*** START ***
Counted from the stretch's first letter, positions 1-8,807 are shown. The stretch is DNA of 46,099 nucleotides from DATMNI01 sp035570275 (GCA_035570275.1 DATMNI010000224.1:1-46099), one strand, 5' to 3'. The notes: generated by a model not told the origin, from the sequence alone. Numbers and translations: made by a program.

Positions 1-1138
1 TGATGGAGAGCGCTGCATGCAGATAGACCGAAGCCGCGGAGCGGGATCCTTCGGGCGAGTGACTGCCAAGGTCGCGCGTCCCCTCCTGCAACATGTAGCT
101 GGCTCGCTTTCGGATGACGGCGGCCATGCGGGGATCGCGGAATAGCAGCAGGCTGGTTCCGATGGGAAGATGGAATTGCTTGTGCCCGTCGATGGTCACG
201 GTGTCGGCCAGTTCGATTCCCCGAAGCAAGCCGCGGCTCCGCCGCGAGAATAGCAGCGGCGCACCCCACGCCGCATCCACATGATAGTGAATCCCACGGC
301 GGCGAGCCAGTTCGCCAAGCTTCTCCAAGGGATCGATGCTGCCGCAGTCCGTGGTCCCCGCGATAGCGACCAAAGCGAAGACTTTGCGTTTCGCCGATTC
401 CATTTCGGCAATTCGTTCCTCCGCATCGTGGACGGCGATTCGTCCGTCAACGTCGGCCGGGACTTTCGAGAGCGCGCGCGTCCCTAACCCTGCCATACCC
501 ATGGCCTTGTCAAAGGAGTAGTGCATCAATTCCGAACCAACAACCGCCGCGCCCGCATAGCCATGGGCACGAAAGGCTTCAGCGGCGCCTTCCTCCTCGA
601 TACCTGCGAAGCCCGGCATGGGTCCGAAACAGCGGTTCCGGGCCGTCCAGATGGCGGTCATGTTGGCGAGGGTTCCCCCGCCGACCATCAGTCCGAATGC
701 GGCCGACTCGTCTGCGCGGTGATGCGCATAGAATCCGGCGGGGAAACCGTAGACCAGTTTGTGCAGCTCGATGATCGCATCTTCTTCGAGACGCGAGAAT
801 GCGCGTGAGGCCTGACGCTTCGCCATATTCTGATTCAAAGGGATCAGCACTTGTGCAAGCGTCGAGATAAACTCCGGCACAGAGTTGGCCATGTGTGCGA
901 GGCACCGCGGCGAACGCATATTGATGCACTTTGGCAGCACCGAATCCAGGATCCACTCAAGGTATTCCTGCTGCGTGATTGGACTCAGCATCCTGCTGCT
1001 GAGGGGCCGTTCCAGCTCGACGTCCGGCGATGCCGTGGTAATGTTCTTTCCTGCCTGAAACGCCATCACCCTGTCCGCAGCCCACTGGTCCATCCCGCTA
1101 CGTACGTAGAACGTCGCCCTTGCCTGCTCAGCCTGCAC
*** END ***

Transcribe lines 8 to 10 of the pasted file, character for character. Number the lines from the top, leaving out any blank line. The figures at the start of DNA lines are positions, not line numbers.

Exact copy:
501 ATGGCCTTGTCAAAGGAGTAGTGCATCAATTCCGAACCAACAACCGCCGCGCCCGCATAGCCATGGGCACGAAAGGCTTCAGCGGCGCCTTCCTCCTCGA
601 TACCTGCGAAGCCCGGCATGGGTCCGAAACAGCGGTTCCGGGCCGTCCAGATGGCGGTCATGTTGGCGAGGGTTCCCCCGCCGACCATCAGTCCGAATGC
701 GGCCGACTCGTCTGCGCGGTGATGCGCATAGAATCCGGCGGGGAAACCGTAGACCAGTTTGTGCAGCTCGATGATCGCATCTTCTTCGAGACGCGAGAAT